If the abuser has been convicted of a crime, can s/he keep or buy a gun?
Under Louisiana state law, it is illegal for anyone who has been convicted of any of the following crimes to possess a firearm or carry a concealed weapon as long as the person was represented by a criminal defense lawyer during the criminal case or s/he gave up (waived) the right to have a lawyer:
- domestic abuse battery
- battery of a dating partner when the offense involves strangulation;
- battery of a dating partner when the offense involves burning; or
- a second (or third, fourth, etc.) offense of battery of a dating partner.1
In addition, anyone who was convicted of or found “not guilty by reason of insanity” of any of the following crimes cannot possess a firearm or carry a concealed weapon for a period of ten years from the date of completing the sentence, probation, parole, suspension of sentence, or discharge from a mental institution by a court:
- a “crime of violence” which is a felony;
- various burglary crimes (for a complete list, go to our Selected Louisiana Statutes page);
- manufacture or possession of a bomb or other incendiary device;
- possession of a firearm while possessing or selling a controlled dangerous substance;
- felony illegal use of weapons;
- any violation of the Uniform Controlled Dangerous Substances Law (LA R.S. 40.961 et seq.) that is a felony;
- any crime defined as a sex offense; or
- an attempt to commit any of these above-listed offenses.2
Lastly, there are additional crime-related reasons why a person would not qualify for a permit to carry a concealed weapon. Under Louisiana law, in order to qualify for a concealed handgun permit, the person must:
- not have been found guilty of (or entered a plea of guilty or “nolo contendere” to) a drug-related misdemeanor within the past five years prior to the date the application is submitted;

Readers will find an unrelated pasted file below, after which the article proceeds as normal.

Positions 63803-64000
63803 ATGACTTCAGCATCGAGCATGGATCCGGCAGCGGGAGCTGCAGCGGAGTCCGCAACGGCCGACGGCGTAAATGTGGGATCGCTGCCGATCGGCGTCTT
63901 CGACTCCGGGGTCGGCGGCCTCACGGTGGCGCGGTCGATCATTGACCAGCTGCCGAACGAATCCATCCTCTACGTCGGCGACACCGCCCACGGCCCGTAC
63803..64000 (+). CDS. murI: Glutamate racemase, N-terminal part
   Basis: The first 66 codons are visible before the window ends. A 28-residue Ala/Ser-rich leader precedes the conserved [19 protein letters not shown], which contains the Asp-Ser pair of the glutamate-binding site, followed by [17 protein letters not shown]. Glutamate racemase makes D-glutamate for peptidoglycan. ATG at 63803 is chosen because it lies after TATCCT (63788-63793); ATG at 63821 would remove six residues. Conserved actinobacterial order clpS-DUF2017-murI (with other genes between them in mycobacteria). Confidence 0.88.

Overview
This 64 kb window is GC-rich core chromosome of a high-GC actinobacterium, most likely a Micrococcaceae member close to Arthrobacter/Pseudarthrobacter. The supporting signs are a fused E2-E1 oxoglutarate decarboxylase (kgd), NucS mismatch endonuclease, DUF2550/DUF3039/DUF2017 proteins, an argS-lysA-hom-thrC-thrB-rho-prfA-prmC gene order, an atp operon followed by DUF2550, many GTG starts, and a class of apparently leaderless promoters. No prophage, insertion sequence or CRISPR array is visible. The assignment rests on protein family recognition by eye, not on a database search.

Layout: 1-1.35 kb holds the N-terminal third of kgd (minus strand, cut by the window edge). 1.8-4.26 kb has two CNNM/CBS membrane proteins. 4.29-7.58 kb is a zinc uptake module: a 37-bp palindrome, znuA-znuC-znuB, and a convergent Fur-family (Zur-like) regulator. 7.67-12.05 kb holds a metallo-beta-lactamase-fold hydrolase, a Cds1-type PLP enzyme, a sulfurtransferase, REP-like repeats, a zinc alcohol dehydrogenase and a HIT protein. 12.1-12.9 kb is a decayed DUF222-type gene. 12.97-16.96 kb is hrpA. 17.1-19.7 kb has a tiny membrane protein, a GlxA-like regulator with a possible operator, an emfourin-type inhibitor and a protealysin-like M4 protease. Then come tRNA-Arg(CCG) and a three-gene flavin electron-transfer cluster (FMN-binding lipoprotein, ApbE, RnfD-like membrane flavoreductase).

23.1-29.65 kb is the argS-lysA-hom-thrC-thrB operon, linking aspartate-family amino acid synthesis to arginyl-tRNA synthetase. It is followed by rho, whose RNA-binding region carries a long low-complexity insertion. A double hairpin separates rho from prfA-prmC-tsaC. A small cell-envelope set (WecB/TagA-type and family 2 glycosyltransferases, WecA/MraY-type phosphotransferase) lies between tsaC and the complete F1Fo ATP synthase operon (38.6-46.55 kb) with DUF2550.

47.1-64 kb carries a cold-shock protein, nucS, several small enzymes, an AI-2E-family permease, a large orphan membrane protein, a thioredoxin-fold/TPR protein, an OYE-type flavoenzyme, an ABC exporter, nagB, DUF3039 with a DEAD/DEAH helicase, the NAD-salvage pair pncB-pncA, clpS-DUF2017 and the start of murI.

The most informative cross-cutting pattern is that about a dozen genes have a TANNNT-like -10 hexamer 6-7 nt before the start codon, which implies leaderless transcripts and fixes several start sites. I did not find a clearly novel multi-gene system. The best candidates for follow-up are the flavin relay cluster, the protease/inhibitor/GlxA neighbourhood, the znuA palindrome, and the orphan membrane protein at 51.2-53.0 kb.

- not presently be charged under indictment or a “bill of information” for a drug-related misdemeanor;
- not have been found guilty of (or entered a plea of guilty or “nolo contendere” to) operating a vehicle while intoxicated within the past five years prior to the date the application is submitted or at any time after the application is submitted;
- not been found guilty of (or entered a plea of guilty or “nolo contendere” to) a misdemeanor “crime of violence” (unless five years have passed since completion of the sentence or since any other conditions set by the court have been fulfilled);
- not have been convicted of (or have entered a plea of guilty or “nolo contendere” to) any crime of violence or any crime punishable by imprisonment for a term of one year or greater (usually, a felony);
- not be charged under indictment or a bill of information for any crime of violence or any crime punishable by imprisonment for a term of one year or greater (usually, a felony);
- not be a fugitive from justice;
- not have a history of engaging in violent behavior; Note: If within a ten-year period immediately before the date of the application, there is proof that either of the following are true, it will be assumed that the person has a “history of engaging in violent behavior”:
- the applicant was arrested or charged on three or more occasions for any “crime of violence;” or
- the applicant was arrested or charged on two or more occasions for any crime of violence that may be punished by death;
- not be ineligible to possess or receive a firearm under federal law (see The abuser has a gun. Is that legal? in our Federal Gun Laws section for more information).3
1 LA R.S. 14:95.10(A), (C)
2 LA R.S. 14:95.1(A), (C)
3 LA R.S. 40:1379.3(C)
How can I find out if the abuser has been convicted of a crime?
Misdemeanor and felony records are open to the public, but they are not always easy to access. If you know the exact courthouse where the abuser may have been convicted, you can go to the courthouse and ask the clerk of court for access to those records.
Domestic violence misdemeanor and felony records are also kept in the National Instant Criminal Background Check System (NICS). However, no one other than law enforcement officials and licensed firearm sellers are allowed to search the NICS. Your local police department may be willing to search NICS for you if you ask, but they are not required to do so.
To read more about the NICS, please see What will happen if the abuser tries to purchase a gun?